• Multisensory Expansion Board
  • Isolation and separation of secure, safe and open domains
  • Rich compute (6x ARMv8 64-bit main CPUs, OpenCL GPU)
  • Vulkan-ready GPU with HW tessellation and geometry shading
  • Efficient, multi-screen (4x) support via HW virtualization
  • Failover-ready display path
  • Up to 8x camera input for 360 degree vision
  • Integrated vision processing
  • HDR enhanced video
  • Multi-sensor fusion and expansion
  • Multi-core audio and speech processing
  • NXP radio solution integration

However, at the time of writing, there’s very little information about i.MX8 processors themselves, but I’m confident much more info should soon surface as NXP FTF 2016 is taking place now until May 19, 2016. The press release about i.MX8 MEK does mention 4K video and graphics, and some security features. The company expects the processor to be used for for intuitive gesture control, voice recognition, natural speech recognition and audio acceleration, as well as healthcare and industrial applications such as connected vehicles.

NXP i.MX 8 MEK is said to be available now, together with the BSPs and middleware. More details should eventually be posted on i.MX8 MEK page.

[Update: I found a slide about i.MX8 with some details. Source: NXP Forums.

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Categories: Hardware, Linux, NXP i.MX Tags: 4k, armv8, automotive, devkit, nxp

“BluePill” is a $2 Arduino Compatible Development Board Based on STMicro STM32 MCU

May 17th, 2016 35 comments

I’m amazed that if your budget for a board was just $5 for one MCU board, you now have so many options for your electronics projects: ESP8266 boards, a few STM8 boards, One Dollar Board project, and many more… Other options are “BluePill” or “RedPill” boards based on STM32 or GD32 32-bit ARM Cortex M3 micro-controllers that go for about $2 shipped, and can be programmed with the Arduino IDE thanks to STM32Duino project.


BluePill board specifications:

  • MCU – STMicro STM32F103C8T6 ARM Cortex-M3 MCU @ 72 MHz with 64KB flash memory, 20KB SRAM.
  • USB – 1x micro USB port for power and programming
  • Debugging – 4x pin SWD header or micro USB port
  • Expansion – 2x 20-pin with power signals, I2C, SPI, GPIOs, ADC inputs, etc…
  • Misc – Reset button, two jumpers (for boot mode), power and user LEDs.
  • Power – 5V via USB, 2.0-3.6V power via 3.3V pin on SWD header.
  • Dimensions – 5.3cm x 2.2cm.

I specifically wrote about “BluePill” board instead of “RedPill”, because one thread on STM32duino forums mention the former is a bit better. You can find documentation on wiki (Italian only) and STM32duino wiki. Most instructions use a USB to serial (TTL) board to program connected to PA9 and PA10 pins to program the board, but I understand that USB programming if possible by replacing the 10kΩ pull up resistor on PA12 (USB D+) by a 1.5kΩ resistor.

The video below shows how to use the STM32 board with a serial debug board, and the Arduino IDE.

One interesting fact about the $2 price tag for the board (remember it also includes shipping) is that STM32F103C8T6 MCU itself is supposed to sell for $2.056 in 10k quantities, until you are looking for actual pricing in China, where it is sold for less than one dollar (6 RMB).

Beside Aliexpress, you can also find the board on eBay. Few sellers call it BluePill, and instead they are often called “STM32 Minimum System Development Board”, but a search for “STM32F103C8T6″ on your favorite resellers should also list the board.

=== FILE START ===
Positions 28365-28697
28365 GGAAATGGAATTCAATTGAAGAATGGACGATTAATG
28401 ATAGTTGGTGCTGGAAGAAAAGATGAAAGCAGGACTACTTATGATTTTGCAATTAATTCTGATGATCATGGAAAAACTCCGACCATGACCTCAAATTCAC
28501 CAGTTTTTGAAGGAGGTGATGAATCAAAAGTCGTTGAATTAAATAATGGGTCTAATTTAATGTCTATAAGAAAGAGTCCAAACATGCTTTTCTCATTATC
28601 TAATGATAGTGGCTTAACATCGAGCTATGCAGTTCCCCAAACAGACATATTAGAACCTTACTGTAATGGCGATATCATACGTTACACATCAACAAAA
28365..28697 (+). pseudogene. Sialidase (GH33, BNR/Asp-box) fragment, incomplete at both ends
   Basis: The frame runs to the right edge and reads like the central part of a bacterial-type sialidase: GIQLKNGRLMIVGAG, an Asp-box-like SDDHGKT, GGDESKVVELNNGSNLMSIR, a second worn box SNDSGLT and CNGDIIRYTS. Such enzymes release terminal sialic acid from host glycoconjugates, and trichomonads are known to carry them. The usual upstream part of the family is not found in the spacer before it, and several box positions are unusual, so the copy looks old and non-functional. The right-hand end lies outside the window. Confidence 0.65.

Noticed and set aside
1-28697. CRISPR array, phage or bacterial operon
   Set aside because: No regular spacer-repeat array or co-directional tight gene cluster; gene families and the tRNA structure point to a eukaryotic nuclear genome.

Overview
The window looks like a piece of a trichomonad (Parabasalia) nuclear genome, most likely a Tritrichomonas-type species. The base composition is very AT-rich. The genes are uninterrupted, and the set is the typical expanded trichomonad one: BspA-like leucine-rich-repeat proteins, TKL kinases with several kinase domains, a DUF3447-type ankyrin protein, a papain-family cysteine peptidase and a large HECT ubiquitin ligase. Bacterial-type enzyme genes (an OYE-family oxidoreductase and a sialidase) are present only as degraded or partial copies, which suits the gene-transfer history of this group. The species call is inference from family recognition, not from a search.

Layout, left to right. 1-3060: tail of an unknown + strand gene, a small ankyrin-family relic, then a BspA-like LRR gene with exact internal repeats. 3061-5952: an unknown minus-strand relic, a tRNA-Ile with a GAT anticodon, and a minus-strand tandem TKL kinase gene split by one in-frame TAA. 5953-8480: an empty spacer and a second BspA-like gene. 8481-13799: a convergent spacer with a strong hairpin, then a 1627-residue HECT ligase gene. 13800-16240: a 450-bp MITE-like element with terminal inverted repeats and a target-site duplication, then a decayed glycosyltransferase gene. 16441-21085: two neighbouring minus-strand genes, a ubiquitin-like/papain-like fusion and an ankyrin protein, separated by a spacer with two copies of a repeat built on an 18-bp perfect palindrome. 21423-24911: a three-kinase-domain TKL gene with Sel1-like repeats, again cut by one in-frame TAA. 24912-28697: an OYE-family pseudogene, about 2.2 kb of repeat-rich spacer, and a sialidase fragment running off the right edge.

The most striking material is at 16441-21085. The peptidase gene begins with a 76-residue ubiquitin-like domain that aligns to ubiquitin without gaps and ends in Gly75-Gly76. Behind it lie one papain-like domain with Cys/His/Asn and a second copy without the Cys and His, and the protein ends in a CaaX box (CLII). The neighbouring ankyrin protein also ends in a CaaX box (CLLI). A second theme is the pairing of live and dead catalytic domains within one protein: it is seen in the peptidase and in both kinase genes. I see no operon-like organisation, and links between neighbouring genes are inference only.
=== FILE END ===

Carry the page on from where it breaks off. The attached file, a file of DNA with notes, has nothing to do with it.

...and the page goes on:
Thank you Zoobab!

Getting Started with Wio Link Starter Kit, Visual Programming Android App, and IFTTT

May 15th, 2016 1 comment

Wio Link is a board based on on ESP8266 WiSoC that supposed to be easy to setup thanks to Grove modules – no breadboard and mesh or wires – and, as I first understood it, to program thanks to a drag and drop mobile app that does not require any actual programming. More advanced users can also use a RESTful API in Python, JavaScript, Node.js, PHP, Objective-C or Java. I’ve been sent a $49 Wio Link Starter Kit including the board, a USB cable, and six Grove modules to evaluate the kit. I’ll start by have a look a the kit, before experimenting with Wio Link Android app.

Wio Link Starter Kit Unboxing

The kit is sent in a red plastic case.

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Wio Link board is lodged in the top covers, and other accessories placed in bags in the main part of the case.

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Let’s check the board first.

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There are three main ICs: ESP8266EX WiFi SoC, Silabs CP2102 USB to TTL chip for programming the board, and Winbond 25Q23BVIG serial flash memory (4MB). On the right side, the micro USB port is used for power and debugging, a header can be used for battery power, and Config and Reset buttons are present. The six Grove connectors can either take digital (3) modules, analog (1) modules, I2C (1) modules, or UART (1) modules.

The bottom side of the board does not any components, and the only noticeable parts are Seed Studio and Open Source Hardware logo, as well as which point to documentation and forums for the board.

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Once I’ve taken everything out of the small bags, we can see the fully kit content with Wio Link board, a micro USB port, and from top left to bottom right, six Grove modules and their cables: WS2812 LED strip (25 LEDs), temperature and humidity sensor, button, digital light sensor, 3-axis digital accelerometer, and a relay module.

Grove_Module_MarkingsIf you have many Grove module, it may not always be easy to know which one does what, but the Grove module is printed on the silkscreen on the back the board.

Wio Link Android App